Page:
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The following is presented as part of The Columbian’s Opinion content, which offers a point of view in order to provoke thought and debate of civic issues. Opinions represent the viewpoint of the author. Unsigned editorials represent the consensus opinion of The Columbian’s editorial board, which operates independently of the news department.
News / Opinion / Editorials

In Our View: Cheers & Jeers: Nuclear power, bad landlords

The Columbian
Published: January 1, 2024, 6:03am

Cheers: To 20 more years of electrical energy from the Columbia Generating Station. The Pacific Northwest’s only commercial nuclear plant recently began operating under the terms of a 20-year license renewal. For 40 years the plant, the only component of the epic Washington Public Power Supply System debacle to be completed, has been generating enough electricity to power Seattle. Located just north of Richland, it employs about 800 people.

Although nuclear power deservedly took its lumps in the 20th century after some well-publicized failures and consequences, modern eyes see nuclear power as a carbon-free source of power that does not depend on wind or water.

Jeers: To predatory landlords of mobile home parks. Until a few years ago, these parks, where residents own their homes but lease the land underneath them, provided a comfortable, affordable option to those with limited means, particularly retirees. Over the last few years many parks in Washington have been bought by investors or investor groups and the rent has been increased at a rate substantially more than inflation. As a result, some financially strapped residents face “economic eviction.”

The 2023 Legislature passed a couple of bills providing limited protection for tenants, and more are likely to be on the agenda of this year’s short legislative session, which begins this month.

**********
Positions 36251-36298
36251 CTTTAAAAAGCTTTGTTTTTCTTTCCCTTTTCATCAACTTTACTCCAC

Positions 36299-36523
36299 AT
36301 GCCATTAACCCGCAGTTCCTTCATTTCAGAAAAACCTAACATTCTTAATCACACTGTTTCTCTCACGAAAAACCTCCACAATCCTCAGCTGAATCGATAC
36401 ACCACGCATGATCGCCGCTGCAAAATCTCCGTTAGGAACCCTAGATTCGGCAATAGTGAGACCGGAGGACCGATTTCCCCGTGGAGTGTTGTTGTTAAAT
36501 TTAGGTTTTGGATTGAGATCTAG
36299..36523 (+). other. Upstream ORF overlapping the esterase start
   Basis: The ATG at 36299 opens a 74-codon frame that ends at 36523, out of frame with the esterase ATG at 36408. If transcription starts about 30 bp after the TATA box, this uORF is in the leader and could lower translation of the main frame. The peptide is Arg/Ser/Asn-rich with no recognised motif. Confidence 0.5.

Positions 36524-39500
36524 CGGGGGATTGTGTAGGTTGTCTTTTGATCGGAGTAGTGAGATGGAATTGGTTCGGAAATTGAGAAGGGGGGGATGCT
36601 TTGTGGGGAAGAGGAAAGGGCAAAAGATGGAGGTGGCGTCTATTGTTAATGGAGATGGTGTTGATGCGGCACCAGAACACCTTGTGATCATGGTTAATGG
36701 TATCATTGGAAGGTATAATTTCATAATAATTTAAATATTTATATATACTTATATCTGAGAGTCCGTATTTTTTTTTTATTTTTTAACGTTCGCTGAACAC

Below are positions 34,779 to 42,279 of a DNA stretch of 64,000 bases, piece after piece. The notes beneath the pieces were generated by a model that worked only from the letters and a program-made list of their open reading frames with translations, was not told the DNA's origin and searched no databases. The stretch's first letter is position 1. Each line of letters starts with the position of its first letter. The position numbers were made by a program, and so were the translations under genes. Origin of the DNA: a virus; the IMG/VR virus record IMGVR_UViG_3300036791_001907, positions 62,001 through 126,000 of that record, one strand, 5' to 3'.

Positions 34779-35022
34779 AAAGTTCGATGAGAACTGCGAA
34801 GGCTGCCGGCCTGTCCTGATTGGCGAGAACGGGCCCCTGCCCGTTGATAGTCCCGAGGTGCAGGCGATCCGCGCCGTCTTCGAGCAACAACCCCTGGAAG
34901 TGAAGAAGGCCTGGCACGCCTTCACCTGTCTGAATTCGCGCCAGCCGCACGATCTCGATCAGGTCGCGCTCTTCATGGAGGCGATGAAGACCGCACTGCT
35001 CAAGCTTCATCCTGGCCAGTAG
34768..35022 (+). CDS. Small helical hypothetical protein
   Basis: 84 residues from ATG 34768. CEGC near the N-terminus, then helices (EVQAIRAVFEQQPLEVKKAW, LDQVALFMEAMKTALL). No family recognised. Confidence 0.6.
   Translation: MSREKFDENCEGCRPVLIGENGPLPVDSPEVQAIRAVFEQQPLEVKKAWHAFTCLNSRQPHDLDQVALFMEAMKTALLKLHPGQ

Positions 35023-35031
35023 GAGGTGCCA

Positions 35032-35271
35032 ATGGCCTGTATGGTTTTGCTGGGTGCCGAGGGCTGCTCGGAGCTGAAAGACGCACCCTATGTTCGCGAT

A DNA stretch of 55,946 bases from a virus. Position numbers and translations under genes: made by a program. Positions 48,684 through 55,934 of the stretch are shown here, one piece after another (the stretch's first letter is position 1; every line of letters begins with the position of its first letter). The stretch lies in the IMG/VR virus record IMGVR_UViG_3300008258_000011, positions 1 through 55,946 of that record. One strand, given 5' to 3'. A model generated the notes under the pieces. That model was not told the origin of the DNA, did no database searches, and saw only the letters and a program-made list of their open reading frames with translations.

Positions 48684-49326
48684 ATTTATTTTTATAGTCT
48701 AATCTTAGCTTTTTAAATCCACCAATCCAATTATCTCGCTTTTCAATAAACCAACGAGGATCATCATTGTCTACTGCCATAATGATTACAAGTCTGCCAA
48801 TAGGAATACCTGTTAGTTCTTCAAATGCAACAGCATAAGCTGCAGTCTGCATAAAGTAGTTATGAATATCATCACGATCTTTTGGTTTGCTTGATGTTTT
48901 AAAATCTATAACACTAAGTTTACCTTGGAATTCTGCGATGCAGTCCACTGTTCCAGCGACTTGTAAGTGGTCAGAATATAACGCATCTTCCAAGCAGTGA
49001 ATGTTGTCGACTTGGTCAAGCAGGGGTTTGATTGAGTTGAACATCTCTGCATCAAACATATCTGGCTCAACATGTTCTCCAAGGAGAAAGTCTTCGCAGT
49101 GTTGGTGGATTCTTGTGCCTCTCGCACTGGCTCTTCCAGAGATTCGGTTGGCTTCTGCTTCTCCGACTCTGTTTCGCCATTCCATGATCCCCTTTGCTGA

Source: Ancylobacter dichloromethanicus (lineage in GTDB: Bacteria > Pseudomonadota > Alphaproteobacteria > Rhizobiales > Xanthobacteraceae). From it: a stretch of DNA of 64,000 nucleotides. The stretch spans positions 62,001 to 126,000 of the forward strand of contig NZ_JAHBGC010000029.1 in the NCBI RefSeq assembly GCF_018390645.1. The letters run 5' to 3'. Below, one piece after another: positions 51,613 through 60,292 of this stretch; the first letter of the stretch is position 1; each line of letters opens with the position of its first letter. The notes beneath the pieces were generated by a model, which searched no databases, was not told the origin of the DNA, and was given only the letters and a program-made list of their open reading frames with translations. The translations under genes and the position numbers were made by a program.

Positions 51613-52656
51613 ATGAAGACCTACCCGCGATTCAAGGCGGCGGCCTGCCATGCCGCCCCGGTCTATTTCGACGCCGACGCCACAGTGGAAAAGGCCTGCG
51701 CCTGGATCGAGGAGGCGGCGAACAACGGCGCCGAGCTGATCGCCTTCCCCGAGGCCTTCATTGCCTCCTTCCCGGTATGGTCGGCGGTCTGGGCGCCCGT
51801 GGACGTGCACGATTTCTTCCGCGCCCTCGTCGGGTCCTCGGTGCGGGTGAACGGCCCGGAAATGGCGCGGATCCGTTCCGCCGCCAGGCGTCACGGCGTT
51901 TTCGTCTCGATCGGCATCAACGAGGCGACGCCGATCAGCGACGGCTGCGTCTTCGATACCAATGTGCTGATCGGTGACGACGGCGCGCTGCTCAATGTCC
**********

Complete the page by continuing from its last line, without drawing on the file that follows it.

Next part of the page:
Cheers: To Bradshaw’s desert parsley. The endangered herb is one of five plants species found in the Lacamas Prairie Natural Area in Clark County. In 2023, the state Department of Natural Resources made two land transactions that will buffer the surrounding area from commercial development, thus improving the habitat for the rare plants.

Jeers: To the University of Washington’s police force. The Seattle Times reported a King County jury recently awarded $16 million to five Black police officers after finding they were subjected to years of racist comments and discrimination by white supervisors and co-workers. In just one example, a Black officer found that someone had placed a banana and a racist note by her locker.

The university says it has instituted new police leadership, but also that is disappointed in the verdict and may appeal. Perhaps the time and effort would be better spent on creating a culture where all people are respected and recognized.

Cheers: To Sadie. The 3-year-old Labrador mix gave birth to 11 puppies around Thanksgiving, but had lost her home. A local family found her rooting through trash and turned her and her brood over to the Humane Society for Southwest Washington. There, volunteer Maria Champoux of Battle Ground took the whole dozen into her home, nursed them to good health, and will keep them until they all are ready to be adopted. Sadie’s saga is a good reminder you can find a loving pet at southwesthumane.org.

Jeers: To deadly heat. As reported by Columbia Insight, the environmental damage is still being assessed from the July 2021 heat that brought temperatures as hot as 116 degrees to the Portland area. In addition to killing hundreds of people, the heat dome scorched the foliage of native trees. The hot drought was accompanied by intense solar radiation. In some cases, researchers say it is as if trees were sunburned.

The concern, of course, is that as the planet continues to grow warmer, these heat domes will become more common and could endanger the Pacific Northwest’s forests.